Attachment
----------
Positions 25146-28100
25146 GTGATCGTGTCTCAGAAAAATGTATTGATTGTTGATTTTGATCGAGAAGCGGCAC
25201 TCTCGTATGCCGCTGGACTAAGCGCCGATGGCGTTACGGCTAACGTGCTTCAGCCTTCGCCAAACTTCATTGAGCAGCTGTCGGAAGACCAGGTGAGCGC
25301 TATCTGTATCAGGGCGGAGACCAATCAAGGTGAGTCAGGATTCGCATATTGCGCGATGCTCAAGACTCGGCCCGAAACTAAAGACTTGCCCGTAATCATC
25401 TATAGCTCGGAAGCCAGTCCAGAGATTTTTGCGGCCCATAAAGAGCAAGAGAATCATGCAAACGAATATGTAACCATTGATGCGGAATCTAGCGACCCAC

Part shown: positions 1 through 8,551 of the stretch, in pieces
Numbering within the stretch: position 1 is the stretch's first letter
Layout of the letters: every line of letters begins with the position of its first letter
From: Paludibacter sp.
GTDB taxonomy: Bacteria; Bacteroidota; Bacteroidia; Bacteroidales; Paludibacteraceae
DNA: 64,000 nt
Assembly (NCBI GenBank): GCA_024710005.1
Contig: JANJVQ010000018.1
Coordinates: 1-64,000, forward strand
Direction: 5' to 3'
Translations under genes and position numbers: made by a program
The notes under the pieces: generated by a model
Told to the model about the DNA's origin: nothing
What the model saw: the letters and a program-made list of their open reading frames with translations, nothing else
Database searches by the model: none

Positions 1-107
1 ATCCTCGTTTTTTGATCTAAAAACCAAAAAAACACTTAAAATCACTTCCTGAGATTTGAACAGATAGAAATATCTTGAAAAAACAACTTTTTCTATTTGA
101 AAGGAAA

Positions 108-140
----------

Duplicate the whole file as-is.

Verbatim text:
Positions 25146-28100
25146 GTGATCGTGTCTCAGAAAAATGTATTGATTGTTGATTTTGATCGAGAAGCGGCAC
25201 TCTCGTATGCCGCTGGACTAAGCGCCGATGGCGTTACGGCTAACGTGCTTCAGCCTTCGCCAAACTTCATTGAGCAGCTGTCGGAAGACCAGGTGAGCGC
25301 TATCTGTATCAGGGCGGAGACCAATCAAGGTGAGTCAGGATTCGCATATTGCGCGATGCTCAAGACTCGGCCCGAAACTAAAGACTTGCCCGTAATCATC
25401 TATAGCTCGGAAGCCAGTCCAGAGATTTTTGCGGCCCATAAAGAGCAAGAGAATCATGCAAACGAATATGTAACCATTGATGCGGAATCTAGCGACCCAC

Part shown: positions 1 through 8,551 of the stretch, in pieces
Numbering within the stretch: position 1 is the stretch's first letter
Layout of the letters: every line of letters begins with the position of its first letter
From: Paludibacter sp.
GTDB taxonomy: Bacteria; Bacteroidota; Bacteroidia; Bacteroidales; Paludibacteraceae
DNA: 64,000 nt
Assembly (NCBI GenBank): GCA_024710005.1
Contig: JANJVQ010000018.1
Coordinates: 1-64,000, forward strand
Direction: 5' to 3'
Translations under genes and position numbers: made by a program
The notes under the pieces: generated by a model
Told to the model about the DNA's origin: nothing
What the model saw: the letters and a program-made list of their open reading frames with translations, nothing else
Database searches by the model: none

Positions 1-107
1 ATCCTCGTTTTTTGATCTAAAAACCAAAAAAACACTTAAAATCACTTCCTGAGATTTGAACAGATAGAAATATCTTGAAAAAACAACTTTTTCTATTTGA
101 AAGGAAA

Positions 108-140